Well, Baltimore, that day has arrived. It’s really the day. The Orioles’ future era is meeting head-on with as terrible a spate of baseball as you can imagine. The friction couldn’t be more palpable.
Since the club got off to a 22-10 start at the beginning of 2017 — Buck Showalter’s second-to-last season managing the Orioles — the club has gone 247-469. Folks, that is a .345 winning percentage.
Since the midseason moment back in 2018 when former executive vice president of baseball operations Dan Duquette embarked upon the sell-off of Zack Britton, Manny Machado, Jonathan Schoop, Kevin Gausman, Darren O’Day and Brad Brach, the club has shaved and pruned salary and endeavored for the first time in club history to do a complete rebuild from top to bottom.
Millions of dollars have been spent signing just about every draft pick made. The club also won a couple key gambles on a strategy of paying high school players with strong college commitments over-slot bonuses. Three players — infielder Gunnar Henderson, third baseman Coby Mayo and pitcher Carter Baumler — could be key pieces of future years of contention.
But, make no mistake about it, catcher Adley Rutschman now becomes the new face of the Baltimore Orioles. PressBox’s April/May cover story details how Rutschman’s offense will be solid in time but that his biggest plus immediately will be helping make this pitching staff better.
He’ll do that because of the passion he brings behind the plate each and every day he suits up.
Look, a lot of pieces have gone into this season’s tremendous pitching turnaround in spite of the loss of John Means to Tommy John surgery. The club identified an affordable veteran innings eater in Jordan Lyles, who sets an example for a bunch of young starting pitchers. Pitching coaches Chris Holt and Darren Holmes have developed mindsets in which each and every pitcher on this staff is attacking the strike zone.
I am sure the new dimensions in left field have given hometown pitchers more confidence that they no longer are working in a bandbox.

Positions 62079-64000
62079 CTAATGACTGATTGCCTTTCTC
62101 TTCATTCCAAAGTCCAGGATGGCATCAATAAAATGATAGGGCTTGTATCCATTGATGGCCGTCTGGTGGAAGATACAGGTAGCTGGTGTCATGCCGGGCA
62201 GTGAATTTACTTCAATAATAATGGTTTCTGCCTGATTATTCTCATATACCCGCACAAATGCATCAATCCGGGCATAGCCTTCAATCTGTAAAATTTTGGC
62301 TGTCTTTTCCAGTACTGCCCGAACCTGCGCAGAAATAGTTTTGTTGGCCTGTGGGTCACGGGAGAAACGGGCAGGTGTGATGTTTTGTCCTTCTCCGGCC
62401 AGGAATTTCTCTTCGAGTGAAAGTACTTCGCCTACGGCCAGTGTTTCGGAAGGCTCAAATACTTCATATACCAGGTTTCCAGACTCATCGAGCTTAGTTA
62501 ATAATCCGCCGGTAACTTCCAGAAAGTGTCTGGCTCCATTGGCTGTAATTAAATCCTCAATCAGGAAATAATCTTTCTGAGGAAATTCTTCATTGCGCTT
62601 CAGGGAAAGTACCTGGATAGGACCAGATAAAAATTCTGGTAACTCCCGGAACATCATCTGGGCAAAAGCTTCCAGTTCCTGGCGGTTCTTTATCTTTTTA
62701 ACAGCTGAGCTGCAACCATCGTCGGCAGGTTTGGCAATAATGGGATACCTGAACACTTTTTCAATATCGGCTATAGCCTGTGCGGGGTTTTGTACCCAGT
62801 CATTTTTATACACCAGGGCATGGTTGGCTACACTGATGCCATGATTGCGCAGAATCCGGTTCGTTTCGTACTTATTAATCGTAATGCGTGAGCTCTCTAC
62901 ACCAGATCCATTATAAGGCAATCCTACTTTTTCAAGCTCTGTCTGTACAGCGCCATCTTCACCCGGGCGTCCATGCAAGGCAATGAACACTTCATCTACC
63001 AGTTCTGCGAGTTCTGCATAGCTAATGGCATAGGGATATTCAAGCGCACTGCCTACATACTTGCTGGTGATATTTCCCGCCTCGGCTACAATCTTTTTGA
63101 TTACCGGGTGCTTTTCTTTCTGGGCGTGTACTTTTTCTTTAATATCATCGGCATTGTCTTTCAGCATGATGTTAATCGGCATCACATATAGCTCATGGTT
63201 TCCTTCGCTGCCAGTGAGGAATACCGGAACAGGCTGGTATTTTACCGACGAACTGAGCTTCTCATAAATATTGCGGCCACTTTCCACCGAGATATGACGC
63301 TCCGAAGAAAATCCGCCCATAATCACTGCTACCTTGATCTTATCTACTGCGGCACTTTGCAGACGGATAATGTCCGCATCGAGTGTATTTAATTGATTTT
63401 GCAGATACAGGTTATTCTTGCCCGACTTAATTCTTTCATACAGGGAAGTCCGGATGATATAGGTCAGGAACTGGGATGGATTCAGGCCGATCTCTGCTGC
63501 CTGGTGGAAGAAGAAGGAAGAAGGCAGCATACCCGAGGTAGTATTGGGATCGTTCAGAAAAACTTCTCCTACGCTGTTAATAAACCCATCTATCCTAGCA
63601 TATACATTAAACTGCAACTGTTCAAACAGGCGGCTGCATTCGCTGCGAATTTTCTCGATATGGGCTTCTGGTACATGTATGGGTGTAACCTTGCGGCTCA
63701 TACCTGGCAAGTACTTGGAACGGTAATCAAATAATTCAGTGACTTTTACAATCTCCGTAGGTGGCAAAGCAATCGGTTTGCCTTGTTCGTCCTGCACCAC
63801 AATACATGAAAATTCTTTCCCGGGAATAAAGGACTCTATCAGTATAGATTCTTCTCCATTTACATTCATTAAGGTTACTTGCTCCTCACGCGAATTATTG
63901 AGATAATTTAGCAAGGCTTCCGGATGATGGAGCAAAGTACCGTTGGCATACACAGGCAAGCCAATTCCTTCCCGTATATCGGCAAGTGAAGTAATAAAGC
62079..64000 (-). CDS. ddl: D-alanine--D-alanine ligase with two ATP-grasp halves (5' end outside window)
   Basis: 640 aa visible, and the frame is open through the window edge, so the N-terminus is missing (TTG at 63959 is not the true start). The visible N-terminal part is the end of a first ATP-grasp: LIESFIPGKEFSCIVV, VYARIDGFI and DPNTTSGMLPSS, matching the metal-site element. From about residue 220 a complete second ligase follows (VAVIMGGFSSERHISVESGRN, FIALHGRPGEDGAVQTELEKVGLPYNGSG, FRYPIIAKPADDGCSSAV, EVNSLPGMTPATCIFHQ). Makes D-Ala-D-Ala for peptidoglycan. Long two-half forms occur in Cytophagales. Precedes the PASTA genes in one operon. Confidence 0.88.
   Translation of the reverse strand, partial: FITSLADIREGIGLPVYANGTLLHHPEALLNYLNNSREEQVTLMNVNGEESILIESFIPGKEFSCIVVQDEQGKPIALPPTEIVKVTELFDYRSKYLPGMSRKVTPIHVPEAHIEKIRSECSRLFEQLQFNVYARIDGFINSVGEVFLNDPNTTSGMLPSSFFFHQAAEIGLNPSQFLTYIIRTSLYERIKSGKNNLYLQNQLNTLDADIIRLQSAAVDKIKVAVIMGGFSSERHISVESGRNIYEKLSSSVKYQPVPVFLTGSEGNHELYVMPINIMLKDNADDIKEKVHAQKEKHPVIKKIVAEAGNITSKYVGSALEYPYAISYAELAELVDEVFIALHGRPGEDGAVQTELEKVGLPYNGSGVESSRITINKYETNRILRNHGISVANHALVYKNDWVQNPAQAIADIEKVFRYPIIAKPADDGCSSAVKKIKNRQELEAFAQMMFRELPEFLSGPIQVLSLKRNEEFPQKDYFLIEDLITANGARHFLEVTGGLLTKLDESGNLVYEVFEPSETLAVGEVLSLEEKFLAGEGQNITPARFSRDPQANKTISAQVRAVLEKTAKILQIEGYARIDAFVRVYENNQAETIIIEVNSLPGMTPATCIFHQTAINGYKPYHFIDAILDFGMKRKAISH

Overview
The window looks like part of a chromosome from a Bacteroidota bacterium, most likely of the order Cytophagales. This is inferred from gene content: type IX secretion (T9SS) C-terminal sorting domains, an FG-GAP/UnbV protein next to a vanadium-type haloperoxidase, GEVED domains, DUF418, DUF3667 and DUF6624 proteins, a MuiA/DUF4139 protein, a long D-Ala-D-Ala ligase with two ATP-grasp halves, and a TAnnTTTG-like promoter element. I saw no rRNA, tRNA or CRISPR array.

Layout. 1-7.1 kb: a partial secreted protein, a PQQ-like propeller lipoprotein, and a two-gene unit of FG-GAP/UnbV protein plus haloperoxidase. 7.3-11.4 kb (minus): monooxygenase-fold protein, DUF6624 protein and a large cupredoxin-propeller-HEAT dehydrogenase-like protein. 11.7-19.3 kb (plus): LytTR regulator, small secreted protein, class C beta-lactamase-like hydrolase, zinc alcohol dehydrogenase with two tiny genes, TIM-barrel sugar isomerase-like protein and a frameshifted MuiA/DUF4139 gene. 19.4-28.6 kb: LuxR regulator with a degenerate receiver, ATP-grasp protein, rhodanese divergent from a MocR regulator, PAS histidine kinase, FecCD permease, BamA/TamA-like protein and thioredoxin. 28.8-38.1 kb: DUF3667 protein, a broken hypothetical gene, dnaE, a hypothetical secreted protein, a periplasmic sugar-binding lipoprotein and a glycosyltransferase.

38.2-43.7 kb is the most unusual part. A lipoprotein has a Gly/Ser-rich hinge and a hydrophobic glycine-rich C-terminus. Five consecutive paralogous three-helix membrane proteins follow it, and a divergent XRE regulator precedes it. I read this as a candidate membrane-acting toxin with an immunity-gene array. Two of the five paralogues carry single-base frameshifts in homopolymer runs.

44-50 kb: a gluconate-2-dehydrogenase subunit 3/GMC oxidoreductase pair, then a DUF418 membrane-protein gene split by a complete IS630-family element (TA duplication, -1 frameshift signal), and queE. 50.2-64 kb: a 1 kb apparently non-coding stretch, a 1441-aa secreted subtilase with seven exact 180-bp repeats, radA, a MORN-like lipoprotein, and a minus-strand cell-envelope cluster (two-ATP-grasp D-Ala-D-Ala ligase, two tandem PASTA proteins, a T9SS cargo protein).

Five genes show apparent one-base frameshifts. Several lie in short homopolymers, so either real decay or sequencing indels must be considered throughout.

But, just as high up the ladder as any of those things, the catching of Robinson Chirinos and Anthony Bemboom and their ability to handle the staff has played a huge role in the Orioles’ staff no longer being the laughingstock of baseball.
In fact, even in a season when offense has been hard to come by, the Orioles have gone from 15th in the AL in ERA (5.84) to 11th (3.82).
There has been plenty of whining and complaining about why Rutschman hadn’t been brought up to the big leagues sooner. You know, in Baltimore for the longest time we Ravens fans had a saying “In Ozzie We Trust.” Yet, GM Mike Elias and his slow, patient approach, with an analytical bent sprinkled in, has been railed against.
Anybody who objectively looks at this timing knows that if we never had a pandemic Rutschman would have most likely — barring injury — been up in an Orioles uniform by late May or early June a year ago. But we did have a pandemic and Rutschman also had a triceps strain that robbed him of his 2022 spring training and gave us 40 games with Bemboom on the roster.
But Adley Rutschman is here now and the Orioles just got a lot more interesting. And as they get more and more interesting when Grayson Rodriguez gets to the big leagues, maybe Orioles fans might learn a new mantra — “In Mike We Trust.”
Photo Credit: Eric Nalpas/Baltimore Orioles